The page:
My Photography Essentials: Equipment, Lighting and More

When I started blogging I thought I was pretty hot stuff with a camera but in the time since, I've looked back at my teenage self and had a giggle at how little I really

The Nailasaurus Photos

When I started blogging I thought I was pretty hot stuff with a camera but in the time since, I've looked back at my teenage self and had a giggle at how little I really knew (I put it down to the Dunning-Kruger effect)!

I've learned so much over the years and every day I pick up my camera, I feel a little more confident in my abilities. There's still so much for me to learn but I feel like I'm in a good place with my photos at the moment. I'm not a professional by any standard and I think photography is a skill that you're never done learning. It's an art after all, so there's always a new way to work if you're adventurous enough to try it.

I get a lot of questions about my camera, lighting, equipment etc. so I've pulled together a list of my personal photography must haves...

Camera and Accessories

Talking Body

The camera I've been using for the past two years or so for all of my photos is the Canon EOS 60D. They don't make it anymore but I'm sure you'd be able to pick one up somewhere on the web if you were that keen. The current equivalent is the Canon EOS 70D.

Macro Lens

While the standard lens kit that Canon offers with most of their DSLRs (18-55mm) is a suitable all rounder, the Canon EF-S 60mm f/2.8 Macro lens really took my blog photography to the next level. It's a purchase that I pondered over for way too long, but once I took the plunge, I regretted not doing it sooner. After all, it's a long term investment and any professional photographer will tell you that the lens is more important than the camera it's attached to!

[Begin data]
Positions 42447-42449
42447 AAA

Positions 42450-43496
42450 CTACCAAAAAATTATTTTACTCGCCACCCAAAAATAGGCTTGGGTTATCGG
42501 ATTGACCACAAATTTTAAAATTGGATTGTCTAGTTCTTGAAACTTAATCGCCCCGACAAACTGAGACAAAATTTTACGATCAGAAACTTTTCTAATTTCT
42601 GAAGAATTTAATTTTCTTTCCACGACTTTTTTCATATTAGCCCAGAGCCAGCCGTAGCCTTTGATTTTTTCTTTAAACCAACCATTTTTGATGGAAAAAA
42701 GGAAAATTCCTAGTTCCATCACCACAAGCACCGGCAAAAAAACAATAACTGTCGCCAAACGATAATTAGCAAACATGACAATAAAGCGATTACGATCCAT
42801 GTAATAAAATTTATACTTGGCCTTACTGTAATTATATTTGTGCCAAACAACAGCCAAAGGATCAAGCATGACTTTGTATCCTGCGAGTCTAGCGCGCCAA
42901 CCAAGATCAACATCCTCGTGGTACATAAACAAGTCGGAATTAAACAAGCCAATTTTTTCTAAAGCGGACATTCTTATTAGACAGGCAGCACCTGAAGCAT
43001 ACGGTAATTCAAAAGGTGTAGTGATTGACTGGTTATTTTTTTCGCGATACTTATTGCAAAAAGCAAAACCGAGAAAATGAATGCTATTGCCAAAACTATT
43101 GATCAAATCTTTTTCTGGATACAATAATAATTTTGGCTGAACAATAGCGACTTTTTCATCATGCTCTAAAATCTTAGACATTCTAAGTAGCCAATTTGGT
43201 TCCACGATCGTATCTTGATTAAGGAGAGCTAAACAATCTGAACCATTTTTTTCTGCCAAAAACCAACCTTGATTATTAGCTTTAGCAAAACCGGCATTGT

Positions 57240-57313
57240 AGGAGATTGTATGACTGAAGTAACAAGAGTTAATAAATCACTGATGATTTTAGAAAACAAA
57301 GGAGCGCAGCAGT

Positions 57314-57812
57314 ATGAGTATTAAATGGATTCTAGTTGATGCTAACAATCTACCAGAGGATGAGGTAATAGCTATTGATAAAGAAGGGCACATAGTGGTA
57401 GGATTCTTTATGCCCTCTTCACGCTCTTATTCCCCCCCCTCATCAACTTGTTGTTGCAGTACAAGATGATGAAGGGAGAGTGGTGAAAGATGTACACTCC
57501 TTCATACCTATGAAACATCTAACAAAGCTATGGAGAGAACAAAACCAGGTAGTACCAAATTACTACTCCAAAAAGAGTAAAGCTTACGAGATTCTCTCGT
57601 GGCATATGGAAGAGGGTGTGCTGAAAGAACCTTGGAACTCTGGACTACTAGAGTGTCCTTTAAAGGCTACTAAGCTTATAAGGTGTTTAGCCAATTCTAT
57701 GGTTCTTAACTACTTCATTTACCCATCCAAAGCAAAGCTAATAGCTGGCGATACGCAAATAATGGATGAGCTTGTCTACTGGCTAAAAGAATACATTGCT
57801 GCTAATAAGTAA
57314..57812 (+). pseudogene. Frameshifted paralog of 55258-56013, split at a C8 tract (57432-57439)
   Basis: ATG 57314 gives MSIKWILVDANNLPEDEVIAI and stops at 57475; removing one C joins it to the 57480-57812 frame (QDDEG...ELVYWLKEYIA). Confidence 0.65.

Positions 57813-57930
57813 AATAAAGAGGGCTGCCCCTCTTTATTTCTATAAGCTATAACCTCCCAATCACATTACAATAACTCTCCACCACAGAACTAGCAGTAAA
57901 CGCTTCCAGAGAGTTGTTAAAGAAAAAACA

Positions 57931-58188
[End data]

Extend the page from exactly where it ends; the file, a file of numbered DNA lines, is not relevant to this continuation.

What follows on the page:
'Everything Else' Lens

For product shots and pretty much everything else, I like to use the Canon 50mm EF f/1.8 lens. It's quite a tight lens so you have to be a far distance from your subject. The large aperture gives you that pretty blurred background and it catches lots of light for vibrant, crisp photos. It helps that it comes at a pocket friendly price (I paid something like 50). It was the first lens I ever bought that didn't come with a camera and it's definitely a good place to start if you're building up your kit.

Remote Control

One of those things I didn't know I needed until I had one of my own is a remote control for my camera. I picked one up on eBay for a few and I'd be lost without it now.
It's a tiny little thing that fits nicely in my hand for snapping pictures with a simple 'point-and-press'. It's invaluable when you're working with a tripod and want to avoid shake. It also comes in pretty handy for selfies!


Still Photos

Every picture I take of my nails is lit with two pretty standard desk lamps. The first has a fluorescent white bulb and the other is an LED lamp which you can adjust from warm to cool light.